“How simple a thing it seems to me that to know ourselves as we are, we must know our mothers’ names.”~Alice Walker
A lineage of women.
I once participated in a dance workshop for women only. It was a beautiful experience. I normally dance each week with both women and men in the 5Rhythms. At this one workshop for women only, we were asked at the beginning of the weekend to introduce ourselves as the daughter of the mother that gave us life, and as the granddaughter of the mother that gave our mother life. We were also asked to introduce ourselves in relation to who we’d given life to.
daughter of Joan,
granddaughter of Pauline,
great-granddaughter of Clarissa,
mother of Jacqueline and Jennifer,
grandmother of Lucas, Aveline, Jamison, and Dante.
A Lineage of Women
This experience of introducing ourselves by way of our mother and her mother was incredibly female affirming. I sat and soaked the names in, along with the feelings that arose in each woman as she spoke the names of her matriline (a mother line – one’s purely female ancestry). While seemingly simple, something profound was honored, and awakened, as we acknowledged the line of women we came from, and the line of children we had borne.
A lineage of women:
daughter of Joan,
daughter of Pauline,
daughter of Clarissa,
daughter of Charlotte…
Recently, I traveled to the Chicago area with my two sisters for a family wedding. We decided to make a pilgrimage to our great-grandmother’s house in Park Ridge, a small town just near the airport.
With some help from my mother’s cousin, my sisters and I found the family home on South Crescent. This was the house my great-grandmother and great-grandfather had built in 1908. My grandmother grew up in this house. My grandmother was married to my grandfather in this house. My mother was born in this house. My mother’s cousins were born in this house, too.
Before my mother’s death two years ago, she spoke often of her childhood in Park Ridge. She spoke often of her grandmother with fondness, and with a bit of awe. It was a curious feeling to enter the house. It had recently been sold to new owners who were remodeling it before their third child came into the world. This was in June, the baby was due in July, so I imagine she has arrived by now. The owner was there and graciously gave us a tour of the entire place, basement to attic. As I walked through the rooms, it was as if I had been transported back eighty to one hundred years. So much had happened there in the lives of my matriline.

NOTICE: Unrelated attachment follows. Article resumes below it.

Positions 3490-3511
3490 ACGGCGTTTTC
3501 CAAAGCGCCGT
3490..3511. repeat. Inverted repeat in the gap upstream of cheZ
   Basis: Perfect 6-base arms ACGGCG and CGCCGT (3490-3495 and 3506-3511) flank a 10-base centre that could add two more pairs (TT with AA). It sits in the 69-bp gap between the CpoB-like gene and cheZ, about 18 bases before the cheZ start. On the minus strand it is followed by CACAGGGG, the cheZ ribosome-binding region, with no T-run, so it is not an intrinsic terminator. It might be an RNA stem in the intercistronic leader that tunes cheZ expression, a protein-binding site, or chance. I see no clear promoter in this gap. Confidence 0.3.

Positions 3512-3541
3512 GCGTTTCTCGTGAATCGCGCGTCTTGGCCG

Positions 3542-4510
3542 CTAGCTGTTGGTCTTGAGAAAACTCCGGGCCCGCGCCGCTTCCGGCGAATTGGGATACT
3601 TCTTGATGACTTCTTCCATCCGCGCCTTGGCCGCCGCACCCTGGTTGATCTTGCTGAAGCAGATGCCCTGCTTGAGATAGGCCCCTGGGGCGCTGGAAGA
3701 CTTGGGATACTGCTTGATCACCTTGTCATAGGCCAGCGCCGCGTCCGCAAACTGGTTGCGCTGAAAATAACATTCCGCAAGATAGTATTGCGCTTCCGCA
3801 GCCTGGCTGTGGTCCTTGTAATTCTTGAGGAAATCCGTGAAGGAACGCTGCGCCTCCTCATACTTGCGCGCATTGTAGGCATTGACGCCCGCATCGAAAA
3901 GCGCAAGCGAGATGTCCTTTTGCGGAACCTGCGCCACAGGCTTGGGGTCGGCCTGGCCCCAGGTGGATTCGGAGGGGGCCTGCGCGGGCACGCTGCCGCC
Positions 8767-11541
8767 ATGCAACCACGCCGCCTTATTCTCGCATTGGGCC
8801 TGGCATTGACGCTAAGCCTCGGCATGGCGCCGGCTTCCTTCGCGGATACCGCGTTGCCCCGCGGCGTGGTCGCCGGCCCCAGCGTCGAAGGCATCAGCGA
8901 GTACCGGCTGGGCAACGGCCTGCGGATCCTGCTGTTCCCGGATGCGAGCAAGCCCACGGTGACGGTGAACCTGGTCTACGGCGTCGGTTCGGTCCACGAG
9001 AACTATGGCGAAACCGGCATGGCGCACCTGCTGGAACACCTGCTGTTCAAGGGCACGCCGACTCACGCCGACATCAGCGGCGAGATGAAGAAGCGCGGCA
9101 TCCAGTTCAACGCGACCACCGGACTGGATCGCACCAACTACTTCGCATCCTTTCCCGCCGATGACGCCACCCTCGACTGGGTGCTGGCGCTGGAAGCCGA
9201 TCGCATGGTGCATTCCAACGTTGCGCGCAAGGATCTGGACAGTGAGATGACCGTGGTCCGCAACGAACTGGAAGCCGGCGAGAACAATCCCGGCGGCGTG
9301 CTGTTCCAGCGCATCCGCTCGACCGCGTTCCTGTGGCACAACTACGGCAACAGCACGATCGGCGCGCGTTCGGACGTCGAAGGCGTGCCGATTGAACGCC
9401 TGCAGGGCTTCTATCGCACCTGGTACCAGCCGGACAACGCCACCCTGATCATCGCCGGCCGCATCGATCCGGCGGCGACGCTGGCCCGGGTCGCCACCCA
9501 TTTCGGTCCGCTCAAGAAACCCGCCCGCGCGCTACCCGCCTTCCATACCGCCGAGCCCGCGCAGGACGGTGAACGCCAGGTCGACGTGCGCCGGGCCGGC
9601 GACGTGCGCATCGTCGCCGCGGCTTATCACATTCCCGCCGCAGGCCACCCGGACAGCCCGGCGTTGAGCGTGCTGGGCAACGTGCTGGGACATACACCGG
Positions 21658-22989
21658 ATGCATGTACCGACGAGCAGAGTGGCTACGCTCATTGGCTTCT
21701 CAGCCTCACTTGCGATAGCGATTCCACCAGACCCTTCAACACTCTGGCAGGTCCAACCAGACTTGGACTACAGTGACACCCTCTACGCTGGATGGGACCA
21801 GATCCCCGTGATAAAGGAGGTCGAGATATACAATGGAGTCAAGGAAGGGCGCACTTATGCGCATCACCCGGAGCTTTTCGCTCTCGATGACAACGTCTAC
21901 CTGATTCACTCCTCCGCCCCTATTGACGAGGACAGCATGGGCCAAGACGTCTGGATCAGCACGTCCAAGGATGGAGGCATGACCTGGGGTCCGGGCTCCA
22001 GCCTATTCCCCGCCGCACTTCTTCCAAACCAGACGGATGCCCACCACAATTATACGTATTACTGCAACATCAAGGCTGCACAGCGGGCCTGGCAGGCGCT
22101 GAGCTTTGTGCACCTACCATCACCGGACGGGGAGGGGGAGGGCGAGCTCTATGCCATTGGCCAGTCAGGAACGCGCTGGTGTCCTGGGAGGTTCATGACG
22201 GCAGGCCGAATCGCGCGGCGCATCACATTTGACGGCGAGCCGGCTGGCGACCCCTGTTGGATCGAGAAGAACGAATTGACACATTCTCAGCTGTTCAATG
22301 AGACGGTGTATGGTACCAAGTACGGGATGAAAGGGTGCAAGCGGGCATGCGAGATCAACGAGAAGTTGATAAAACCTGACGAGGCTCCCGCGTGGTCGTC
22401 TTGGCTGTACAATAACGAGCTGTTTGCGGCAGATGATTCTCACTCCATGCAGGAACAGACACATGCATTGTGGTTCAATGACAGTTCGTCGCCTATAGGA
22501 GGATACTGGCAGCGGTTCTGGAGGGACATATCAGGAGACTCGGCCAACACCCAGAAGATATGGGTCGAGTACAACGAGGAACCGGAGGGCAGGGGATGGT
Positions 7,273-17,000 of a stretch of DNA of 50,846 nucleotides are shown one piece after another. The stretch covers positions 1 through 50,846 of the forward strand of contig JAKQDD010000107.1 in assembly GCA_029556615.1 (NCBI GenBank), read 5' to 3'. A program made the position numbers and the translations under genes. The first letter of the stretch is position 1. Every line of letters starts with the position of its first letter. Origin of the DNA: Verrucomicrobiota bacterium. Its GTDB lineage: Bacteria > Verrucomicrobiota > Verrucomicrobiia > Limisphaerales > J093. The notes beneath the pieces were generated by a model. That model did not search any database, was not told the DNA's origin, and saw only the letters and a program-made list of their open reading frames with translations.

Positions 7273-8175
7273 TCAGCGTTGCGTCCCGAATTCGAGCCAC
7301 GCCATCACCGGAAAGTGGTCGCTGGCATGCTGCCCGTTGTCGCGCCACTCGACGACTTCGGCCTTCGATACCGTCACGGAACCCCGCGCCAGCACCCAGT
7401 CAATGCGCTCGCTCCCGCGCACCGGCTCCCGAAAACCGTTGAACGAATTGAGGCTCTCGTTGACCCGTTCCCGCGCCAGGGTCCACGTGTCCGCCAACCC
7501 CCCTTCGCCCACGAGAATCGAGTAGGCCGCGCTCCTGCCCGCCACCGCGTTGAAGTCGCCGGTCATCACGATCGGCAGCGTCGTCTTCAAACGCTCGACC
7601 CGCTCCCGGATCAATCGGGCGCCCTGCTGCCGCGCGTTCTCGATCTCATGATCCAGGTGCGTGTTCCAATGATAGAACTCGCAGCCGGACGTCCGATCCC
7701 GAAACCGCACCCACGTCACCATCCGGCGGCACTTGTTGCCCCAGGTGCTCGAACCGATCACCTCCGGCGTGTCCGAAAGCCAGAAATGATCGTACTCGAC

Strong Women, Strong Lineage
“…to know ourselves as we are, we must know our mothers’ names.”
My great-grandmother was a healer, a well-known Christian Science healer in that area. She was strong, vibrant, independent. She had to be. Her husband contracted TB and became very ill. She had to put him in a sanitorium, where eventually he died. She had to take care of her family, an extended family that included her siblings.
My grandmother and mother were also strong women. They had to be. They found their strength deep inside, brought it out into their actions when it became necessary to do so, for the sake of their children, and the sake of their family. This strength is in all women. Strength and wisdom.
Wisdom in the Matriline
I feel there is wisdom in the matriline. I learned something about myself that day. I soaked up wisdom… a knowing of myself in a different way, a different light. While I had heard much about these women from my mother, and knew my grandmother fairly well, when I walked through the rooms of this house and felt into all that had happened there, I knew myself in a new way.
It’s been a few weeks since I returned from this trip, and all the while this wisdom has been working on me, and through me.
I now more clearly see these women, not just as my ancestors, but as people who lived lives that were sometimes good, many times hard and painful, but always indescribably beautiful. I feel the lineage of women within me. I can now see the room where my mother was born, the rooms my grandmother played in, the rooms my great-grandmother grieved, celebrated and grew old in.
What a gift it is to feel this lineage within me. In some way, yet unknown, I will pass the knowing and wisdom down to my daughters. I can feel it. It is already happening in ways unseen.